Sunday, November 18, 2012

Why is Geonarrative?, Part One

1.)  It's fun.

2.)  A story read in a book or on a screen is like a long silk scarf pulled through a knothole.  A story read in Geonarrative is a dance of scarves.  A traditional text unfurls in time.  A Geonarrative unfurls in time AND space.

3.)  Degrees of active engagement.  A story read in a book asks you to translate marks on page/screen into words into language into image into story blooming in mind.  A Geonarrative asks you to locate those words (and translate them into language into image into story in bloom) and not only read them, but read them in context, read the surroundings, read the text and the surroundings together, and read your self in those surroundings reading those words.

4.)  A page/screen story is a single blossom.  A Geonarrative is a field of flowers.

5.)  Leaves of grass.

6.)  Stories on page/screen render technology invisible (to some degree, to the degree one enters a fictional dream, that is to say, how much language to image to story makes one forget the spine of the book the press that put letters on the page the pixels the waves the illumination (to the degree of realism, to the degree to which even experimental fictions do not resist the tidal pull of narrative)).  Geonarratives render your relationship with technology quite visible.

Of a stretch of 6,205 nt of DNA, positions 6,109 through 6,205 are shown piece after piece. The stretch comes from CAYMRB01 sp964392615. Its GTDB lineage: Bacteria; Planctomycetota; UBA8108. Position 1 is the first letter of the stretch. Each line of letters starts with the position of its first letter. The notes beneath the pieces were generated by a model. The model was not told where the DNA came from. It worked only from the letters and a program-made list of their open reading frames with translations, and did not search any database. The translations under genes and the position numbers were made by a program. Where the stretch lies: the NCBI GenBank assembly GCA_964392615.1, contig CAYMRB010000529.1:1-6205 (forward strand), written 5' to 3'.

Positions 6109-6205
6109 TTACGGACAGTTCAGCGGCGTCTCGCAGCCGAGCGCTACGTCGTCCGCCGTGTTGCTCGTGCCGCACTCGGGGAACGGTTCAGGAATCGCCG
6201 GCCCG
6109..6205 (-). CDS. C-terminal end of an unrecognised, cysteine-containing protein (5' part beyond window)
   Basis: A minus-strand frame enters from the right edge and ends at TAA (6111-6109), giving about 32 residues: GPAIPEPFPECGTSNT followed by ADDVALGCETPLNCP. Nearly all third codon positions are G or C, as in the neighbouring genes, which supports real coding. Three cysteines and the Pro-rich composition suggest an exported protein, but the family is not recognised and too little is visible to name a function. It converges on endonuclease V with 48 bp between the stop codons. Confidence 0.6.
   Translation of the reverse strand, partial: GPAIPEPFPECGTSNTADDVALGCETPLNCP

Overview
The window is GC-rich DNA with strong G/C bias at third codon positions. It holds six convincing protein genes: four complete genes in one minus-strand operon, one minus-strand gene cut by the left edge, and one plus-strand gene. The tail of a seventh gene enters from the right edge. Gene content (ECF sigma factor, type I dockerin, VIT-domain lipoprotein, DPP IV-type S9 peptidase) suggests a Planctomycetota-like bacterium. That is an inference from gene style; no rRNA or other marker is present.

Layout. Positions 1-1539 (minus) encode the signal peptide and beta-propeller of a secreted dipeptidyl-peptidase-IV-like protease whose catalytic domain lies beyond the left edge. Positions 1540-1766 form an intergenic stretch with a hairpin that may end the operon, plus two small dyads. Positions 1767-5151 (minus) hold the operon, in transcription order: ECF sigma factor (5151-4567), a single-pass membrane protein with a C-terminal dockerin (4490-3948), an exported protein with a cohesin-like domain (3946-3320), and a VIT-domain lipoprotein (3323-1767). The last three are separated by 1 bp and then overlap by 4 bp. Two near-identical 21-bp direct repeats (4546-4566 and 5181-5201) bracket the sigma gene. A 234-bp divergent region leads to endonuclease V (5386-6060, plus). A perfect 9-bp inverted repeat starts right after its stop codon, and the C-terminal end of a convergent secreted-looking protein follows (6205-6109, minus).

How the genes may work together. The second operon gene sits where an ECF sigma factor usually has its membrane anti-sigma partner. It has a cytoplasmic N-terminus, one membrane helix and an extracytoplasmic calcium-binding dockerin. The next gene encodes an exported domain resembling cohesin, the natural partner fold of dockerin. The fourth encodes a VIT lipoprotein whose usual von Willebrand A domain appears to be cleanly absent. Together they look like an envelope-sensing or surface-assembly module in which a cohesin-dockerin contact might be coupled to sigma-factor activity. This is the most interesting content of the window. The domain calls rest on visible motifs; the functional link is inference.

7.)  Geonarratives make landscape visible.

8.)  A page/screen story is to some degree patriarchal.  A Geonarrative wants to interrogate the patriarchy.

9.)  A Geonarrative (assuming caches with logs, with prizes, with something you take and something you leave) reminds you of a community of readers.

10.)  Your legs move.  Your heart pushes blood.  You take in air.  Your legs and heart and lungs are part of the reading of this Geonarrative.

11.)  Gotta catch'em all.

12.)  Geonarrative reminds us that there are hidden narratives all around us, in the faint scar of abandoned railroad tracks, in the cracked sidewalk, in the park and the neighborhood and forest and rock.  The narratives we impose upon ourselves, and the landscape, and each other.  Story fizzes and sparks about us.


14.)  It's kind of fun.

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